Visitors who cannot swim well don’t need to worry because snorkelling equipment and life jackets can be rented from the locals for Rp.20,000 per set. However, if you are serious about snorkelling, it is better to bring your own equipment because the ones available for rent here are not exactly in a great condition.
I also recommend that you carry enough cash with you when you visit as most of the public facilities on the island are not free. Gazebos for resting can be rented for between Rp.30,000 and Rp.50,000; water for rinsing yourself and showering costs Rp.15,000 a gallon; using the bathroom costs Rp.5000 a time (not including the cost of the water) and a room costs Rp.100,000 per unit and will house three people. This is how the locals make money from visitors to the island.
At first I was surprised to see the condition of the island, which looks as if the local government has pretty much ignored the place. Some locals told me that they’d had problems getting clean water and visitors would be well advised to bring their own drinking water with them because there is only one restaurant on Samalona. Considering its charming natural beauty and its proximity to Makassar though, Samalona actually has a lot of potential to be developed as a tourist area, not only for Sulawesi but at a national level too, or perhaps even beyond that.
In the meantime, I just enjoyed what was already available—the quiet atmosphere, the beach that was relatively free from litter and the clear seawater. The island is an ideal place on which to retreat into solitude and escape from the hustle and bustle of big cities.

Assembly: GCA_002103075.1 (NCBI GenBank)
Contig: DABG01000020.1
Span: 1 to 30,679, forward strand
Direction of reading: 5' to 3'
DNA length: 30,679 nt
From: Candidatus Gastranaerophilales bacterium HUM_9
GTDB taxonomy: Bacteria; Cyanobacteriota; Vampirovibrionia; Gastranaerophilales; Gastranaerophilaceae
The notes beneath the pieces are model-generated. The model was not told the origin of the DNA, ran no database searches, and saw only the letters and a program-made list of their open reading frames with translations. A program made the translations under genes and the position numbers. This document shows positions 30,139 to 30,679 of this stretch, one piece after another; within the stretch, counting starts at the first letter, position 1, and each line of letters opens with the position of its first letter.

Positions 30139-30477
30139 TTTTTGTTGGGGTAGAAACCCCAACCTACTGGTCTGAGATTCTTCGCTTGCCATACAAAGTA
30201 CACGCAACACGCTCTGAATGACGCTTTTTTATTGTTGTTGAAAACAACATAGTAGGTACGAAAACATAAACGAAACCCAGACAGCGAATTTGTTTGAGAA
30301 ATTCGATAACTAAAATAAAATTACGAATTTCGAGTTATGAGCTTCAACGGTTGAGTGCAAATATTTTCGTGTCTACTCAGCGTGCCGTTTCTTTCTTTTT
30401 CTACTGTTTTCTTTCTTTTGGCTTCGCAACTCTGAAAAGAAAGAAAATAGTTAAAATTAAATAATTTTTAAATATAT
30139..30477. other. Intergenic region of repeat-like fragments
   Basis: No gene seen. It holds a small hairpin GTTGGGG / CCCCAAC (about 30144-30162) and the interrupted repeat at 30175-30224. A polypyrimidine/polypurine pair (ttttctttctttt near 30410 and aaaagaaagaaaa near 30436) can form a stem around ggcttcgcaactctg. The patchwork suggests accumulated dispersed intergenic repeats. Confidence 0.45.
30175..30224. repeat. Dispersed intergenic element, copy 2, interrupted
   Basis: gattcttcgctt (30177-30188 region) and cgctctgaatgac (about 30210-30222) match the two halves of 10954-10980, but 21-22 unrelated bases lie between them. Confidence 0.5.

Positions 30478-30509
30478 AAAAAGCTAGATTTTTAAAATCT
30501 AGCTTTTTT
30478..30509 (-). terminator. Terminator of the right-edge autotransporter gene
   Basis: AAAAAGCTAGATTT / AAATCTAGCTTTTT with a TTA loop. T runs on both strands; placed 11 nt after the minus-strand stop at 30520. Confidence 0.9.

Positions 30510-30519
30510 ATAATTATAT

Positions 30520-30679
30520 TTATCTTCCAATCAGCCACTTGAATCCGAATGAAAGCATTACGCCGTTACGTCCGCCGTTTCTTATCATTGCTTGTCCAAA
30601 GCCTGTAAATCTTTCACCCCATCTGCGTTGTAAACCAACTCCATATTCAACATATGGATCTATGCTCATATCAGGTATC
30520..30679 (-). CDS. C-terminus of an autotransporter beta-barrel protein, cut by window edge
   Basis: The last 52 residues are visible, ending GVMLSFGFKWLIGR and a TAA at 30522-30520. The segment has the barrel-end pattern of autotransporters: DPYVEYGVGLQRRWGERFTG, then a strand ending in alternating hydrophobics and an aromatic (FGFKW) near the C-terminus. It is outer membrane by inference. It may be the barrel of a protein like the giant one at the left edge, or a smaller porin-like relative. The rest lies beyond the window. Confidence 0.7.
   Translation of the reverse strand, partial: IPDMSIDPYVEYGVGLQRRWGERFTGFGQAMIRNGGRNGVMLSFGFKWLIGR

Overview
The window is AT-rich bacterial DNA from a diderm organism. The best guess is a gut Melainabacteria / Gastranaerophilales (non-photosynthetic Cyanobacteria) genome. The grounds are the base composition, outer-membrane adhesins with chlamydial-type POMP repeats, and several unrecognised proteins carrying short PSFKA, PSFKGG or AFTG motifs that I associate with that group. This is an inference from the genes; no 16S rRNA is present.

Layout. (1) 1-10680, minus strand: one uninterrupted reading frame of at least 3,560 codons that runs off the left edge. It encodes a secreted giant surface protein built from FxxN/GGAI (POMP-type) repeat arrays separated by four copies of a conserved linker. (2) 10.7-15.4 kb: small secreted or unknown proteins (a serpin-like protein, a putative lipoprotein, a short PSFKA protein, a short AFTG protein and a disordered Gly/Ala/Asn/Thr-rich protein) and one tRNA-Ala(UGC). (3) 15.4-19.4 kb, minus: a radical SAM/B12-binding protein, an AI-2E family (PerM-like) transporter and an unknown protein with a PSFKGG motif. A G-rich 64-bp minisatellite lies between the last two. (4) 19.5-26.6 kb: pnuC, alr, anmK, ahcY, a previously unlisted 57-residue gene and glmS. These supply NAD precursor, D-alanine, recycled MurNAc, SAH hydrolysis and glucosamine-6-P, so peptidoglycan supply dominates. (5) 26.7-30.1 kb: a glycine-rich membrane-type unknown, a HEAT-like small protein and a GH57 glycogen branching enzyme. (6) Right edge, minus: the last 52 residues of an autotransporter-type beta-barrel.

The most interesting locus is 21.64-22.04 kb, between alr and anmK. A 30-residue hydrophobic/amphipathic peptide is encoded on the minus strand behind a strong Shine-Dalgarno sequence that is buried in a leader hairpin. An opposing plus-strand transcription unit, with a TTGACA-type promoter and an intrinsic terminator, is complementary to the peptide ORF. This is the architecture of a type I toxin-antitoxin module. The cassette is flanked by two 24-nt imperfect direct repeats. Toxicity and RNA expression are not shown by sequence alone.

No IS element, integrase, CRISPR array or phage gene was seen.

Samalona is also quite a good location for a pre-wedding photo shoot. A picturesque lighthouse protrudes a little way out at sea, warning ships that sail too close to the shallow waters.
The gently sloping beach on the western side of the island is full of rocks, in contrast to the eastern side, which is fully covered in sand. When exploring both sides of the island, I caught a glimpse of a clown fish with black and yellow stripes. There were also several other kinds of tropical fish swimming in and out of the reef. Unfortunately the waters were too shallow to swim in, so I could only paddle. A bit further out to sea there were many more fish. Again, I spotted some clownfish among the coral.
The lack of access to clean water, the dirty bathrooms, too many public facilities charging too much money, the limited electricity supply and the behaviour of some of the locals who pressure people into renting villas, are the main problems in Samalona that need to be addressed if this island wants to become a well-liked tourist destination. There are also boards and signs everywhere displaying prices and these are ruining the views. The only thing free here is the well water and you have to draw that yourself.
Another problem is that there is no clear information about the best snorkelling spots and the locals seemingly do not know the potential of the place that they inhabit. My boatmen couldn’t provide adequate information and the locals who rented out snorkelling gear could only say “there” and “there”. However, every time I went to the places that they pointed out, I only found damaged and dead coral.
I rested for a while under a tree and enjoyed the stillness. My mind again wandered back to the film Cast Away. I started to imagine what being stranded on an uninhabited island would feel like. Fortunately though there were people around me, and not merely a Spalding volleyball!
As it approached midday, I returned to Makassar with an empty stomach and my mind filled with images of Makassar specialities such as konro and saudara soups, pallu basa and iced green banana. I crossed the dark blue water past tankers waiting to enter the port of Makassar, which were queuing in the strait. The hustle and bustle of the city was visible. I had already left my Cast Away island and my visions of Tom Hanks behind me.